Outside the EU, Britain could buy what it needs more cheaply and sell what it’s good at making.

Matt Ridley, a member of the British House of Lords, is an acclaimed author who blogs at


Peter D said...
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What about the multinational mercantilism that dominates today's global trading arena?
Free trade to these players means maximizing profits, minimizing costs (taxes and labour costs) and wiping out competition wherever possible.
They are able to influence governments through lobby groups and bend international trading agreements to their advantage.
In short by default they are the existing establishment.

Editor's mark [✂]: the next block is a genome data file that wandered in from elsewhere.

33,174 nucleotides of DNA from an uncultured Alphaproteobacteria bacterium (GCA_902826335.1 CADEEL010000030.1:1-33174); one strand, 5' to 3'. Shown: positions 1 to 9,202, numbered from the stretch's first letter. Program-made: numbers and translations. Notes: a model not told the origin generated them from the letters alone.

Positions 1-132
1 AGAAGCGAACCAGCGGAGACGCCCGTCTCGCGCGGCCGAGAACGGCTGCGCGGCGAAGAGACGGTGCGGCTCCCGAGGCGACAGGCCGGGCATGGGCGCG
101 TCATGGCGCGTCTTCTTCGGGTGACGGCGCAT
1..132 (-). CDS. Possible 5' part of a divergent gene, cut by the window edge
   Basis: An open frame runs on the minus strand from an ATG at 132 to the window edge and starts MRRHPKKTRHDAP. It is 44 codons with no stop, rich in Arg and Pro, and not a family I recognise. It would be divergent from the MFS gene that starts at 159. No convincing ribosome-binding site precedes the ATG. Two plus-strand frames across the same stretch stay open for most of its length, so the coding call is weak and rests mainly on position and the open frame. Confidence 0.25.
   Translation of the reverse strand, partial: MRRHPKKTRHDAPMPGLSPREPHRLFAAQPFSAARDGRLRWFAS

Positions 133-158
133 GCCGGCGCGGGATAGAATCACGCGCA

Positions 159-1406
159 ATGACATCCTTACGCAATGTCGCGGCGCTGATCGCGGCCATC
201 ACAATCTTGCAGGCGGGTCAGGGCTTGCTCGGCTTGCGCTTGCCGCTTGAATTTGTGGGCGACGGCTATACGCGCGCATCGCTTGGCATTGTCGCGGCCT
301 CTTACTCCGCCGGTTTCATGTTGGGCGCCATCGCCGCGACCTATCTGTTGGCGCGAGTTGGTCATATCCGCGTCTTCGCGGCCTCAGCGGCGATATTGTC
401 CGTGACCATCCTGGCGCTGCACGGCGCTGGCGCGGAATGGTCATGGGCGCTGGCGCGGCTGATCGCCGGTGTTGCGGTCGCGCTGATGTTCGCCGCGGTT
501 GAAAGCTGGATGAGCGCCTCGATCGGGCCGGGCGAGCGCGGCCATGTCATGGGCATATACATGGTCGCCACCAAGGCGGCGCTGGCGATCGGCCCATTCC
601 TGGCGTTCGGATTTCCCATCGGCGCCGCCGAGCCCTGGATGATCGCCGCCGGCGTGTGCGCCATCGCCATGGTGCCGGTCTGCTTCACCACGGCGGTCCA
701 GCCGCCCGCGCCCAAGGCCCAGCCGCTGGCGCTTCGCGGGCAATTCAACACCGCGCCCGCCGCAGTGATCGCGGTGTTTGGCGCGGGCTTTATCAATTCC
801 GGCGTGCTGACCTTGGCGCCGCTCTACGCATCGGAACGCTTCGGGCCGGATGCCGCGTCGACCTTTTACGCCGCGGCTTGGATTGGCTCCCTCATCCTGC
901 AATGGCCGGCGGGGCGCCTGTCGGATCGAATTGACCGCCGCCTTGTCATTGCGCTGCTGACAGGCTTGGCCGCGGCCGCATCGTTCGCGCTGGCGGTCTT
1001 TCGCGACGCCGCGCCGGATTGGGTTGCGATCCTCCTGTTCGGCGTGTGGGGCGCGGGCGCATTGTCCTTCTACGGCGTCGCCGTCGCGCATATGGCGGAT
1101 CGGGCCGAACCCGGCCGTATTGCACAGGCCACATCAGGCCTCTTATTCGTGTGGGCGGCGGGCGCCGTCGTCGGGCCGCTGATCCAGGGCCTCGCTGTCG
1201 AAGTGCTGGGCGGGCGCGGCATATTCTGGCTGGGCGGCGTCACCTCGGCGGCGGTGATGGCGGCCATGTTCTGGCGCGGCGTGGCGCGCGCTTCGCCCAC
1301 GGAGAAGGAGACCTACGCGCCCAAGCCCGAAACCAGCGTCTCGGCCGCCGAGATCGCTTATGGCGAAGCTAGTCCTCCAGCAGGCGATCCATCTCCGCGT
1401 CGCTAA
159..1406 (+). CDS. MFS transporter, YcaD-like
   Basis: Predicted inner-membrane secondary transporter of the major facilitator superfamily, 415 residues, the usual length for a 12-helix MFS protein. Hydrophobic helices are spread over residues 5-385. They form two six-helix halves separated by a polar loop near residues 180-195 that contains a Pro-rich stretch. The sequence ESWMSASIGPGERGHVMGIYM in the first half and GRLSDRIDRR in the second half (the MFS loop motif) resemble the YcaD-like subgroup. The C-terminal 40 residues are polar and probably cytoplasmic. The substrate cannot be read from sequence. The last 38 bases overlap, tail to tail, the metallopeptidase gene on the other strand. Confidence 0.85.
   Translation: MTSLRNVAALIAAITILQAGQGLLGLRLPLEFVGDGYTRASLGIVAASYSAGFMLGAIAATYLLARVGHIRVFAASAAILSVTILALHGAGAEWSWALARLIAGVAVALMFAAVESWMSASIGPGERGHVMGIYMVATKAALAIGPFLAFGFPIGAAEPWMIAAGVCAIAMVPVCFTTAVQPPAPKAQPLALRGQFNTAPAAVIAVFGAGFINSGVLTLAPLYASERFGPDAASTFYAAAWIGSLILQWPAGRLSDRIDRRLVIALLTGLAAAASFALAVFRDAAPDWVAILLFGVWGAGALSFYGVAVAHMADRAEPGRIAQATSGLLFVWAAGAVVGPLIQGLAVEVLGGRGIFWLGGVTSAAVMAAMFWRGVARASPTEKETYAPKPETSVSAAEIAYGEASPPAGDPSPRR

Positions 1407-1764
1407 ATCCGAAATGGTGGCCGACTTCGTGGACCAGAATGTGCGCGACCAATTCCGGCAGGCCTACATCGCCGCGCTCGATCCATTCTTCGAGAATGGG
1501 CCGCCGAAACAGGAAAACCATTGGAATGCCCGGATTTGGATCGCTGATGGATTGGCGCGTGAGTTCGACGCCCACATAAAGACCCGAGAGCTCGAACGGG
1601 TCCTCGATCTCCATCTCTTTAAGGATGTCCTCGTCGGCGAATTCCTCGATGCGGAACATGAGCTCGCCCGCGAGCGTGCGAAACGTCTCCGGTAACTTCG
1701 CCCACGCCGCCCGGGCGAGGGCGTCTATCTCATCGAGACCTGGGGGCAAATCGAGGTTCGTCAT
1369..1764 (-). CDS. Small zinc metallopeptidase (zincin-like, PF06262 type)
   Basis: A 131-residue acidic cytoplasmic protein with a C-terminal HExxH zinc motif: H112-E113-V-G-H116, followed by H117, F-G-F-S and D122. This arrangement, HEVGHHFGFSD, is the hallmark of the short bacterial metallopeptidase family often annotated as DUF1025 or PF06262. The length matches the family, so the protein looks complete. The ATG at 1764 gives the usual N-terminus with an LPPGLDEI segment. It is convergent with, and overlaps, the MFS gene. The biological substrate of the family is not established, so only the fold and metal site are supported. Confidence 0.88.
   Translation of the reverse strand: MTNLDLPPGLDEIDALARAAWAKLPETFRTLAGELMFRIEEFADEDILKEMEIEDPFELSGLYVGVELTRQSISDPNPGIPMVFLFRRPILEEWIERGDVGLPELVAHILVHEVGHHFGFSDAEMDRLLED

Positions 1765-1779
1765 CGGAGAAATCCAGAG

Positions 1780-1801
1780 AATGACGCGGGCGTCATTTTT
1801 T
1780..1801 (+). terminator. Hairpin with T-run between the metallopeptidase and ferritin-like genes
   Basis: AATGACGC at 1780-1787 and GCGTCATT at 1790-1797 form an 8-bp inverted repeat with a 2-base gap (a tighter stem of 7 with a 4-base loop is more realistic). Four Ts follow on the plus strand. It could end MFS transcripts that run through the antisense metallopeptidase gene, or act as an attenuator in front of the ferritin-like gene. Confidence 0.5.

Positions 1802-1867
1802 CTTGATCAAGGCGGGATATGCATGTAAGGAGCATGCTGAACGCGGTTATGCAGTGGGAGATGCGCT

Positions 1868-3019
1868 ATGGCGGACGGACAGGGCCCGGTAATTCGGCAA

Charles said...
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America has seen many of its jobs go to Mexico because income levels are so far beneath what the oligarchs pay in the US. Yet the price of their goods does not decrease accordingly, the multinationals simply increase their profit margins. While there is a case for removing tariffs on Indian rice in the UK for example, a country like the US could produce pretty much everything it needed at home without requiring imports. Here in NZ we import cheap and shoddy goods from China while our local manufacturers die off and people have no work. The biggest hurdle to self-sufficiency and internal wealth is excessive population. If this is steady and does not increase, one can plan intelligently. Buy the essentials from outside and manufacture and grow the products needed, resist exporting the best at the expense of many to profit a few and the standard of living will be elevated without bleeding the economy of its assets.